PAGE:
Is there a'Simple' Machine Learning Method for Commonsense Reasoning? Menlo Park, CA This is a short Commentary on Trinh & Le (2018) ("A Simple Method for Commonsense Reasoning") that outlines three serious flaws in the cited paper and discusses why data-driven approaches cannot be considered as serious models for the commonsense reasoning needed in natural language understanding in general, and in reference resolution, in particular. A program is then asked the question "what was too small" as a followup to (1a), and the question "what was too big" as a followup to (1b). In a recent paper Trinh and Le (2018) - henceforth T&L - suggested that they have successfully formulated a „simple‟ machine learning method for performing commonsense reasoning, and in particular, the kind of reasoning that would be required in the process of language understanding. In simple terms, T&L suggest the following method for "learning" how to successfully resolve the reference "it" in sentences such as those in (1): generate two The Winograd Schema challenge was named after Terry Winograd, one of the pioneers of AI, who pointed out (Winograd, 1972) the need for using commonsense knowledge in resolving a reference such as „they‟ in sentences such as the following: The city councilmen refused the demonstrators a permit because they a.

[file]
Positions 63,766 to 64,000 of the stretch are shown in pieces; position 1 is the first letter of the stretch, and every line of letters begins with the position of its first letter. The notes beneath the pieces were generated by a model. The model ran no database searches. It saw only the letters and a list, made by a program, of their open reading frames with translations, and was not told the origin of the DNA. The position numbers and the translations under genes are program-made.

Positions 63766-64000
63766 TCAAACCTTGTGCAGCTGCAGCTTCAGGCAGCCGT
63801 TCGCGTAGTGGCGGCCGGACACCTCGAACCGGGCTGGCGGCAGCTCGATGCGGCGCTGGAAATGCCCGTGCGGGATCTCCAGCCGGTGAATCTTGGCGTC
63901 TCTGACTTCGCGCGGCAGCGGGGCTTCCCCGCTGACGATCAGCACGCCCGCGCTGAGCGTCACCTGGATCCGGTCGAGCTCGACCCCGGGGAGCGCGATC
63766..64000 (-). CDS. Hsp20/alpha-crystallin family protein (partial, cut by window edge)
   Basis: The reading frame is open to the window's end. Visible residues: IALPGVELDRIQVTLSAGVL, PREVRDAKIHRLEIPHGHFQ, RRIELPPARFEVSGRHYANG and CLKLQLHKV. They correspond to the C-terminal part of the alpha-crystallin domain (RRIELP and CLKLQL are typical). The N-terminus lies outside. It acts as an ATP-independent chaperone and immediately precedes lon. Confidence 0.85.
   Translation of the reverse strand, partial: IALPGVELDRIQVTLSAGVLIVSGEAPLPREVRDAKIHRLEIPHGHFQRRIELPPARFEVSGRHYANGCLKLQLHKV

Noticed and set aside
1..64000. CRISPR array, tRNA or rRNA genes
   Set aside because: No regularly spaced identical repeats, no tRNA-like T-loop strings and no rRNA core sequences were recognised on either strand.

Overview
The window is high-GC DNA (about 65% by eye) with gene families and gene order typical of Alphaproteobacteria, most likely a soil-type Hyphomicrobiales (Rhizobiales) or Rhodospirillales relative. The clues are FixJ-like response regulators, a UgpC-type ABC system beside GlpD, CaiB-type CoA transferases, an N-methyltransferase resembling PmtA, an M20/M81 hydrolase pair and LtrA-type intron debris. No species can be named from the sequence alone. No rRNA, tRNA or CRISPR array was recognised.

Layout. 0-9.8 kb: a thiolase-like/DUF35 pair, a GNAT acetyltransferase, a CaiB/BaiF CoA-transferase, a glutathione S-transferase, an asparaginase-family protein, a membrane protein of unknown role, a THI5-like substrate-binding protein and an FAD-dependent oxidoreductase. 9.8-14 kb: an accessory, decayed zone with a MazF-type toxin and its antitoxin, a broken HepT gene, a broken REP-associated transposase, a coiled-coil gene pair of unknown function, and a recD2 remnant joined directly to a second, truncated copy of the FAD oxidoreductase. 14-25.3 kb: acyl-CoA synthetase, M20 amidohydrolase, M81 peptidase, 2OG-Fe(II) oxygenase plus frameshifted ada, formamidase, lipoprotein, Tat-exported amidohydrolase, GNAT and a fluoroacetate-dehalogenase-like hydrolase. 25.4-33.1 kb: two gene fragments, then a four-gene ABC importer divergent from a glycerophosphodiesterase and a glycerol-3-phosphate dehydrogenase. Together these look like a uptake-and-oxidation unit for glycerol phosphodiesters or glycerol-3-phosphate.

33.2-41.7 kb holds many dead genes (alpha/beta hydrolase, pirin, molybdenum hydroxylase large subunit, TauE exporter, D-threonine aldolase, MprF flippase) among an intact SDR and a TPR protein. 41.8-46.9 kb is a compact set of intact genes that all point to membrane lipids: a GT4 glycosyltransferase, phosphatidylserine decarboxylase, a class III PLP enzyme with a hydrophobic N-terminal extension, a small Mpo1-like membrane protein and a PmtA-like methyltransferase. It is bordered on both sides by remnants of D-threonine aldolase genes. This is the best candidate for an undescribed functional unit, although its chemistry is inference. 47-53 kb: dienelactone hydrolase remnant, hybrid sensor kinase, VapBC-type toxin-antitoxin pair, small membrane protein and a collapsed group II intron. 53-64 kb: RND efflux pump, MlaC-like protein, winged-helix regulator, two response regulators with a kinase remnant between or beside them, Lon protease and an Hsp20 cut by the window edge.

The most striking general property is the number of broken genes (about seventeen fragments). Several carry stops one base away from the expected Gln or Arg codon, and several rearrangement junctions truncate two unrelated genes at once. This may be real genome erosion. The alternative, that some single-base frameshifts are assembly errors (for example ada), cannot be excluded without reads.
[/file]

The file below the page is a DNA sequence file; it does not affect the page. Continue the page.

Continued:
Logical Semantics and Commonsense Knowledge: Where Did we Go Wrong, and How to Go Forward, Again

arXiv.org Artificial Intelligence

We argue that logical semantics might have faltered due to its failure in distinguishing between two fundamentally very different types of concepts: ontological concepts, that should be types in a strongly-typed ontology, and logical concepts, that are predicates corresponding to properties of and relations between objects of various ontological types. We will then show that accounting for these differences amounts to the integration of lexical and compositional semantics in one coherent framework, and to an embedding in our logical semantics of a strongly-typed ontology that reflects our commonsense view of the world and the way we talk about it in ordinary language. We will show that in such a framework a number of challenges in natural language semantics can be adequately and systematically treated.


Facebook's AI arm explains its investment in robotics ZDNet